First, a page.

Agricultural insect pests seek out familiar scents to find their plant hosts. However, they can also be repelled by odors from other plant species. A new study from the University of Vermont published in Scientific Reports offers a novel framework for exploiting plant odors to repel insect pests. The study is the first to show how the similarity of plant odors and phylogenetic relatedness can predict insect repellency.
The team applied this conceptual framework to swede midge, a tiny fly that is becoming a major problem for Northeastern growers of broccoli, kale and other cabbage-family crops. They found that particular essential oils -- garlic, spearmint, thyme, eucalyptus lemon and cinnamon bark -- were most effective at repelling the midge. The findings come as good news to organic farmers who are without an effective solution for managing the pest. While essential oils have long been used in pest management, determining which oils are effective has followed a "trial by error" approach, said senior author Yolanda Chen, associate professor in UVM's Department of Plant and Soil Science.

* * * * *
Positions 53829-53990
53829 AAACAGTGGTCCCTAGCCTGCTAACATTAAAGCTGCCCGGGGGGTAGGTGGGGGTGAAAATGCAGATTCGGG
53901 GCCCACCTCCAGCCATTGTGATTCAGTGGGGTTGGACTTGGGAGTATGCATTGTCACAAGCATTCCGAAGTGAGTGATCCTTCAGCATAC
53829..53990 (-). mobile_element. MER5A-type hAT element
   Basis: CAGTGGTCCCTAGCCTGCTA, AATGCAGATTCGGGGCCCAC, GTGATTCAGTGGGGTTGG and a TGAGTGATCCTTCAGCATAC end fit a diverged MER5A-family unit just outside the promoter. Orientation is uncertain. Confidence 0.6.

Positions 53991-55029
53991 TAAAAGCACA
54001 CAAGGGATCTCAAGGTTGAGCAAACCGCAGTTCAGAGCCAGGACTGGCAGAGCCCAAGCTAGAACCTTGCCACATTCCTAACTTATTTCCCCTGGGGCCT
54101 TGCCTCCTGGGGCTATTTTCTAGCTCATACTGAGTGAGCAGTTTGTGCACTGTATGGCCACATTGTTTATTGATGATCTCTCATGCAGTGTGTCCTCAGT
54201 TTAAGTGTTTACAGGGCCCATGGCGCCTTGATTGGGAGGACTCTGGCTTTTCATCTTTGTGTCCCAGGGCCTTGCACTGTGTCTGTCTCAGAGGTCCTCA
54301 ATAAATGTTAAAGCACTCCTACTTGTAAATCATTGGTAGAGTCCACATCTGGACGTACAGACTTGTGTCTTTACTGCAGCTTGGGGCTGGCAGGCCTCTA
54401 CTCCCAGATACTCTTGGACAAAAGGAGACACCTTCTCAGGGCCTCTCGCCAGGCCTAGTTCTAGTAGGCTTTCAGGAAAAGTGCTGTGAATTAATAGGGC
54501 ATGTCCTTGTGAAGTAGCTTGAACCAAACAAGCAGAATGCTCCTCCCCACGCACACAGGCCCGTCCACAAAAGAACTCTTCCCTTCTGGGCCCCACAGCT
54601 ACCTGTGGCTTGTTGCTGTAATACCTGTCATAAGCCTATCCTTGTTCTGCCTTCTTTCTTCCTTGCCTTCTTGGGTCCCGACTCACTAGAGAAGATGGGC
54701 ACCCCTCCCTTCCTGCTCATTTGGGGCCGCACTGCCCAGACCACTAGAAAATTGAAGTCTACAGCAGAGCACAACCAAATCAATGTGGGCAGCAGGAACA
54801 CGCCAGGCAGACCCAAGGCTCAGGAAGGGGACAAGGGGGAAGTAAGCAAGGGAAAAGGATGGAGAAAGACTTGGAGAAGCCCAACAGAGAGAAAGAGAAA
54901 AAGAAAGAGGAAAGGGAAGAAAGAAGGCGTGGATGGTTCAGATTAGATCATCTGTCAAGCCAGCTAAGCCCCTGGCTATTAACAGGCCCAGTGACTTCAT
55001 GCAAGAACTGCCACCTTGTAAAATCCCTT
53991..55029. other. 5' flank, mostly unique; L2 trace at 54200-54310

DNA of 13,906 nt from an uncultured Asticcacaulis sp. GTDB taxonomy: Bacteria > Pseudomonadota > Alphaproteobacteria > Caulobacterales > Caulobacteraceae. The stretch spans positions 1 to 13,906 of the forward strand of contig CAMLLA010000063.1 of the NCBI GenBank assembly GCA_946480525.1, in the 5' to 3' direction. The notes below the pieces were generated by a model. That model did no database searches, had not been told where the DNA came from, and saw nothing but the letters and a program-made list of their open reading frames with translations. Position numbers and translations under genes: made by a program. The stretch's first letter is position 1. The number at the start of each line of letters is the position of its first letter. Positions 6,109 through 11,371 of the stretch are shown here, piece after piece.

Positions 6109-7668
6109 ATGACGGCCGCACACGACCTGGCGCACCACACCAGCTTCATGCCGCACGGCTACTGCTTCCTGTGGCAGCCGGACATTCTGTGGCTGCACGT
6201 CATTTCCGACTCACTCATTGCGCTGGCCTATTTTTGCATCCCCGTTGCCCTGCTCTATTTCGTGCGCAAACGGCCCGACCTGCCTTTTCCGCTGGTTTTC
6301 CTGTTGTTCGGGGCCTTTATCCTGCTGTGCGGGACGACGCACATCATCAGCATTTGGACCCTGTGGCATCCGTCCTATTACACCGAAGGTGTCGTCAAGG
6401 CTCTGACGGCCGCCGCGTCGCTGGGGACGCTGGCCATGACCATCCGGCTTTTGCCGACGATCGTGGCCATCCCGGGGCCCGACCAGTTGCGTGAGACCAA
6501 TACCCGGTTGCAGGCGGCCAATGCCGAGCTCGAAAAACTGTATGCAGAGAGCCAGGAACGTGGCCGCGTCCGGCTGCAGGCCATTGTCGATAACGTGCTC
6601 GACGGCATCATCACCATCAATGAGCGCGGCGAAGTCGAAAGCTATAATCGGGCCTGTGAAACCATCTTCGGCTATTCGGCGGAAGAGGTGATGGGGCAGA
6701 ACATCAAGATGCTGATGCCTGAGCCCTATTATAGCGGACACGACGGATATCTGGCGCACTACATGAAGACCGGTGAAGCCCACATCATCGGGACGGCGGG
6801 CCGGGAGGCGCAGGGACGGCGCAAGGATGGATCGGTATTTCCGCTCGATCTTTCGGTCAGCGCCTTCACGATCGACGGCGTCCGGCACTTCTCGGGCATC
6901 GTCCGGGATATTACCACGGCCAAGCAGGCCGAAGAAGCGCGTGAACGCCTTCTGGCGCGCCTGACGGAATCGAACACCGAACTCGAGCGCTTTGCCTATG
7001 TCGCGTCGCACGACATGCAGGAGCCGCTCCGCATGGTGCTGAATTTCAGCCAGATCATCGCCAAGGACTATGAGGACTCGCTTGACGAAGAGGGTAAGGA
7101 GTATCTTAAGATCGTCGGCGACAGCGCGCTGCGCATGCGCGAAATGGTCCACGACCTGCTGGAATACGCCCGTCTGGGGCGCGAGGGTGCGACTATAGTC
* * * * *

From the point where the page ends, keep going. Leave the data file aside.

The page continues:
"People often think more aromatic plant oils, like mint, basil and lavender will repel insects, but usually there is no rhyme or reason for choosing," said Chen, who is also a fellow of UVM's Gund Institute for the Environment. "It turns out that as we go along the family tree, plants that are more distantly related from the host plant are generally more repellent."
(Source: Agriculture and Food News, ScienceDaily. www.sciencedaily.com)